Dear Mayor Emanuel: Can You Please Pardon Steve Bartman?

Monday was the 10th anniversary of the Steve Bartman incident.

I’ve come to believe that, in many ways, Mayor Rahm Emanuel is all-powerful when it comes to Chicago.

So if Mayor Emanuel is so powerful, I figure, why can’t he turn that power towards solving a vexing problem that’s been hovering over Chicago for a decade now?

I refer, of course, to the ongoing media and fan obsession with Steve Bartman.

Monday was the 10th anniversary of that fateful day when Bartman acted like a fan and reached for a foul ball in the late innings of a Wrigley Field playoff game between the Chicago Cubs and Florida Marlins back in 2003. By deflecting the ball away from Cubs outfielder Moises Alou as it went near the stands, he was seen as causing the Cubs to lose and ultimately creating yet another curse on a team known for them.

But at this point, none of that matters. What matters is that Bartman continues to live his life with a fatwa on his head, unable or unwilling to tell his side of the story despite more than a decade passing. In that time, the Cubs have proven beyond a shadow of a doubt that it wasn’t his actions that kept them from advancing to the World Series that year. Instead, the culprit is the fact that, in oh so many ways, the Chicago Cubs simply aren't very good at baseball.

So, to end this travesty seeming without end, I have a modest proposal: I want Mayor Emanuel to pardon Steve Bartman.

Now I know, Chicago mayors don't have the power to officially pardon someone. But in this case, it would seem that even a symbolic act would go a long way to telling everyone who hasn't gotten the message yet—such as media outlets looking for an easy story or lunkhead Cub fans looking for someone to blame for their choice to follow a perennial loser—that the matter has been closed.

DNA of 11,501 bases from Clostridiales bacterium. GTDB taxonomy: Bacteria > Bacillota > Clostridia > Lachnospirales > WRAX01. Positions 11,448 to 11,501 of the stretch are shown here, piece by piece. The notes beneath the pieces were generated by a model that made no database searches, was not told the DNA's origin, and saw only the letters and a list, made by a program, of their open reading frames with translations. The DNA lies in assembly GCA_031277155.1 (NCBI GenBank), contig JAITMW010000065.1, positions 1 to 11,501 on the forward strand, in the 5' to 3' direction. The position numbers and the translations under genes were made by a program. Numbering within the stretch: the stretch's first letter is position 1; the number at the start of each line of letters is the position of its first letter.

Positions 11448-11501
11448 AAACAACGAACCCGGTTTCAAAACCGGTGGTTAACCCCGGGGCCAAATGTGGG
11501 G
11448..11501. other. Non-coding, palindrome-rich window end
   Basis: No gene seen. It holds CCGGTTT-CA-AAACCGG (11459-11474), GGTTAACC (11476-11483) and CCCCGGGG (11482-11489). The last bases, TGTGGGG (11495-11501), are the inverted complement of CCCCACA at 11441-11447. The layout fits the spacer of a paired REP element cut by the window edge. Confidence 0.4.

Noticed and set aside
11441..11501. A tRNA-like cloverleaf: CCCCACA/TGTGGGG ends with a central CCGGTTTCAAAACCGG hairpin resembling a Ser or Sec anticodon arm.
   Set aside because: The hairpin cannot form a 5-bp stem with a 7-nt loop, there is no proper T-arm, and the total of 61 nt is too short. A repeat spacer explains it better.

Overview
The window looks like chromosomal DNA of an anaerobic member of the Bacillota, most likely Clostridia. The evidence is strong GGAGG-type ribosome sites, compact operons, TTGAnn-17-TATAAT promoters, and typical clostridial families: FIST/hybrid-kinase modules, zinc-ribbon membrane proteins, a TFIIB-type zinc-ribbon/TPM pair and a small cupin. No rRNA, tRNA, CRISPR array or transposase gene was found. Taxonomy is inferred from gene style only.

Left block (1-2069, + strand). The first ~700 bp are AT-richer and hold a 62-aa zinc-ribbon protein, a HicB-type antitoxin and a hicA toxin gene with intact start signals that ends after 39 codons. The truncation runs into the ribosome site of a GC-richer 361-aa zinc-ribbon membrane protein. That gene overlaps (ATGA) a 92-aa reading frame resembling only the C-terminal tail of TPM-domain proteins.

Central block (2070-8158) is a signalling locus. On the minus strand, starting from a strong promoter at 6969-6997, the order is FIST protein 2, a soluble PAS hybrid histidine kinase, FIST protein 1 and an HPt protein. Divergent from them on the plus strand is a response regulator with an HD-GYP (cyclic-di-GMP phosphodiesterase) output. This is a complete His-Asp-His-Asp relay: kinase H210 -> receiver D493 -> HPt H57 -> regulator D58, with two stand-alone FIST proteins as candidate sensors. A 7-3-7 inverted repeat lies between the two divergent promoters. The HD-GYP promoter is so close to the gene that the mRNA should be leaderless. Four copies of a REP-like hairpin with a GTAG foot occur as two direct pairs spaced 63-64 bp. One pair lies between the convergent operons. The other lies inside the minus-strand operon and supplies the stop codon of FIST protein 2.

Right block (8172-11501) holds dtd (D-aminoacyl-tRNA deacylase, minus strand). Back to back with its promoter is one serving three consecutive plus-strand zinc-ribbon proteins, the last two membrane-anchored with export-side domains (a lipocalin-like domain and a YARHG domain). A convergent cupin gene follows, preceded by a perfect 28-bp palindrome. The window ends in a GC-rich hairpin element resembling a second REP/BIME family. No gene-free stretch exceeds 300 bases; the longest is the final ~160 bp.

It’s not like something like Chicago doesn’t have experience in righting historical wrongs before.

In 2002, the city became the first in the nation to require business vying for city contracts to disclose whether they ever profited from slavery.

A few years ago, there was a movement to rename a city street named after an Italian war criminal.

Heck, the City Council once even granted a pardon to Mrs. O’Leary cow, long suspected of starting the Great Chicago Fire of 1871.

It’s not like Mayor Emanuel would have any problem lining up the votes in the city council for such a measure. A couple of well-placed phone calls, a few promises to spruce up a city park or a couple of extra garbage men assigned to a ward, and presto! Instant council approval. And then the city can announce that Steve Bartman has been found innocent of any and all wrongdoing.

Or, if that's too much trouble, he can just follow his usual style of gathering some invited guests, holding a press conference and governing by decree. 

After all, somebody needs to step in and end this cosmic injustice.

Or at least spare us the unnecessary anniversary stories year after year.  

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